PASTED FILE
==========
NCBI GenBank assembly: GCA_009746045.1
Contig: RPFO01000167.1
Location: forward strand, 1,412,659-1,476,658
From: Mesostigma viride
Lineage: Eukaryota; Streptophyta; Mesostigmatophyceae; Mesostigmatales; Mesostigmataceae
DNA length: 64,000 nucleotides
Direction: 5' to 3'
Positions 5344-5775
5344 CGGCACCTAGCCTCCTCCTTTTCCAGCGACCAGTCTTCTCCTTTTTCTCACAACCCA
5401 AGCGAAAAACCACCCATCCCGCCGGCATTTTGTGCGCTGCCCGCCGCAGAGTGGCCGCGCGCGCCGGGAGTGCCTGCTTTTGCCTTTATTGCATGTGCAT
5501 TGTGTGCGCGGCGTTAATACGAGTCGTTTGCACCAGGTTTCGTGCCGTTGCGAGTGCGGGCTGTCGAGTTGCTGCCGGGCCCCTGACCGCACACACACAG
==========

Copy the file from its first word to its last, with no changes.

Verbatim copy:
NCBI GenBank assembly: GCA_009746045.1
Contig: RPFO01000167.1
Location: forward strand, 1,412,659-1,476,658
From: Mesostigma viride
Lineage: Eukaryota; Streptophyta; Mesostigmatophyceae; Mesostigmatales; Mesostigmataceae
DNA length: 64,000 nucleotides
Direction: 5' to 3'
Positions 5344-5775
5344 CGGCACCTAGCCTCCTCCTTTTCCAGCGACCAGTCTTCTCCTTTTTCTCACAACCCA
5401 AGCGAAAAACCACCCATCCCGCCGGCATTTTGTGCGCTGCCCGCCGCAGAGTGGCCGCGCGCGCCGGGAGTGCCTGCTTTTGCCTTTATTGCATGTGCAT
5501 TGTGTGCGCGGCGTTAATACGAGTCGTTTGCACCAGGTTTCGTGCCGTTGCGAGTGCGGGCTGTCGAGTTGCTGCCGGGCCCCTGACCGCACACACACAG